05/15/1996 – 10/29/2009
Max served as proof to me that animals do have souls. His was an amazing one. He was kind and gentle and he served as an example of what it means to live in the moment and to love freely and without conditions. He loved everyone he ever met. He wasn’t one of those dogs who “doesn’t really like guys” or vice versa. He was also incredibly well-behaved, and he always wanted to please his family and be a good dog. Even on his last day, when he was too weak to stand or walk, or even eat, he struggled mightily to rise from his bed each time he had to go to the bathroom so that he wouldn’t have an accident. On that final day, every time we saw him struggle to rise from his little bed we felt a collective bit of hope that he was finally ready to eat or drink something, but each time he was giving an impossibly mighty effort just to please us. It was heartbreaking to see. I still remember taking the trip with my brothers to pick Max out from a litter of free puppies. I was fourteen, and I had only had a dog for a few years as a baby that I didn’t really remember. All of the puppies in the litter were cute, but we were drawn to Max, who was the runt. We wrapped him in blanket and held him the entire ride home while he cried. He cried for the first few days, and we held him all the time. He was always a vocal dog, and when he was older he would grunt and groan with pleasure as he nuzzled into the crook of someone’s arm or moved his head into an earnest ear or head scratching.
Max loved to spend time cuddling with people in his favorite armchair or while they lay with him on the floor stretching, reading, or watching television. He would always nuzzle into someone when he felt that they were hurting or in need of comforting, whether it was my dad while he recovered from leg surgery or just someone else feeling sad. He also loved to chase (and catch) squirrels and rabbits in the backyard, to soak in the sun in the family room, and to play tag in the backyard. He was my mom’s gardening companion for years, and he would follow her around the yard for hours at a time. He loved to be outside when the weather was good, and one could frequently see him laying in the grass with his tongue hanging out and a content expression on his face. He would always jump at the chance to sleep in someone’s bed, even if it meant taking a ride to my girlfriend’s house just so he could do so.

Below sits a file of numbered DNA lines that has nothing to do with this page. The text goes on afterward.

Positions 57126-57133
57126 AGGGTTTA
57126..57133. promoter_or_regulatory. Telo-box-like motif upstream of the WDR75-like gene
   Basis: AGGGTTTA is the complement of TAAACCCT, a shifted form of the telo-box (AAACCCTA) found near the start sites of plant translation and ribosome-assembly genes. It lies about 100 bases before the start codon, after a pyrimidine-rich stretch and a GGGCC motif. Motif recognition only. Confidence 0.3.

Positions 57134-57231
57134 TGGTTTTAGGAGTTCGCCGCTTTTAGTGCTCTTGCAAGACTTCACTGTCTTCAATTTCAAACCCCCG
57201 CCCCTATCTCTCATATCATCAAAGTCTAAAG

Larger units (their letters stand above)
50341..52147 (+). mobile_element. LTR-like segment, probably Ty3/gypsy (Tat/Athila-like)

Even towards the end of his life, when his hearing started to go and his eyes were cloudy with cataracts and his arthritis caused him to hobble across the slick wood floor of the kitchen, he would still perk up whenever someone came in through the front door or the garage.
He got sick last Thursday, and being with him for the final moments of his life was one of the hardest things I have ever had to do. I still expect to see him staring out the front window or greeting me at the door every time I come home, and the house feels empty without him, but he is cancer free for the first time in a long time, living somewhere better without pain or any of the problems that slowed him down later in life.
We all miss Max, but he lives on in all of our wonderful memories of the time that he was here with us. I hope to see him again one day over the rainbow bridge, and in the meantime I draw comfort knowing that he is with us still in spirit, happy and without pain.
In loving memory
Davin, Peter, Tim, Elena, Alan